THE WINTER SEA
Author: Di Morrissey
Macmillan Australia RRP $32.99
Review: Monique Mulligan
With sales in excess of 2 million worldwide, it’s easy to see why Di Morrissey is regarded as one of Australia’s favourite authors (publisher Pan MacMillan assets that she is the favourite author). I haven’t read any of her books and I can’t really think why … I just haven’t. The Winter Sea marketing promises readers “a sweeping saga of family, honour and secrets set on the beautiful NSW south coast”, all elements I adore in books and a place I’m familiar with, so I was keen to dive into it.
The Winter Sea begins with the story of Giuseppe Aquino (Joe), an Italian man who migrates to Australia in search of better opportunities. After moving to Sydney, he moves to Whitby Point (a fictional town on the NSW south coast) and eventually builds a successful fishing business. Years later, Cassie Holloway moves to this town, leaving behind a broken marriage and a corporate career in law; she settles in quickly and meets a new love interest, Michael, who happens to be Joe’s great-grandson. As she realises the foodie delights the surrounding area offers, she takes the big step of setting up a small restaurant serving seasonal food, with plenty of support from locals, including the Aquino family. Life is as good as the food she’s serving until the family patriarch dies, a devastating family secret is revealed and the Aquino family turns against her.
In this novel, Morrissey explores a variety of themes including belonging, opportunity, estrangement, love, immigration, fresh starts and family. Joe and Cassie, although generations apart, are on a quest to make a fresh start and a new life, and to find a place where they belong. It’s a theme which has wide appeal, since each of us, at some time feels that need to find our true place in the world. Through Joe, Morrissey looks at a migrant’s perspective – how hard would it have been to move to such an isolated country and be met with suspicion and all sorts of new rules and ways of doing things? Joe’s story, more than Cassie’s, resonated because he had so much more to overcome. Both sides of my family immigrated from Germany in the 1950’s and I can only imagine how hard that would have been. Cassie’s story offered another perspective – a woman caught up in a career that did not have her heart, who uses the catalyst of a broken marriage to reinvent herself. It’s nothing new … but something many women can relate to.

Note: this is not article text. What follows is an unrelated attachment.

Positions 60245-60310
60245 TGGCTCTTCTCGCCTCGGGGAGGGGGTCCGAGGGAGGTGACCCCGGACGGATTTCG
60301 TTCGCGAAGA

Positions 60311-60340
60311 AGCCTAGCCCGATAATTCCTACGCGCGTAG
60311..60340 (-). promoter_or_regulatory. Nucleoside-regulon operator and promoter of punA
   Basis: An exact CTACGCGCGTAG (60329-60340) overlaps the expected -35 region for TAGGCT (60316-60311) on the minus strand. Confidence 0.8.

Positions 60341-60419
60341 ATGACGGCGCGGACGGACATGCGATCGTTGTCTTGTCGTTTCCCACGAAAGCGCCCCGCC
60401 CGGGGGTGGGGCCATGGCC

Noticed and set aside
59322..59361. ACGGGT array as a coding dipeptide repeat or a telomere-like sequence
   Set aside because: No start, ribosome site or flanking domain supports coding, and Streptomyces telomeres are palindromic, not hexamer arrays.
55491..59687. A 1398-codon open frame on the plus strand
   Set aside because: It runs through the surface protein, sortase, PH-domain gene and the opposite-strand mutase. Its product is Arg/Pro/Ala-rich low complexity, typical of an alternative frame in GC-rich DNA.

The descriptions of the south coast were vivid and enticing – living in Perth nowadays, I found myself remembering camping trips down south with my dad to a place called Bendalong, as well as day trips to Kiama and the Shoalhaven area; one day, I will take Blue Eyes there and he will see how beautiful the coastline is down that way. What stood out for me in The Winter Sea was the sense of place created by Morrissey – she certainly has a strength in this area. However, the rest of the novel fell a bit flat. I didn’t feel what I wanted and expected to feel about some of the events/characters in the book and I think that’s because the writing style leaned more towards telling than showing. As I read, I kept thinking the writing was pitched for a younger age group, which was strange and bothered me more than once.
Overall, I rate The Winter Sea an OK, but not great, read. Other reviews have been mixed – some love it, others have suggested it’s not her best. Since these latter reviewers also noted that many of her other books are fantastic, I would read another Morrissey book to see whether I agree. Any suggestions as to which one?
Available from good bookstores and Pan Macmillan. This copy was courtesy of Pan Macmillan.
Bookish treat: I had some fish and chips at the beach while reading this. Tasted great at the time.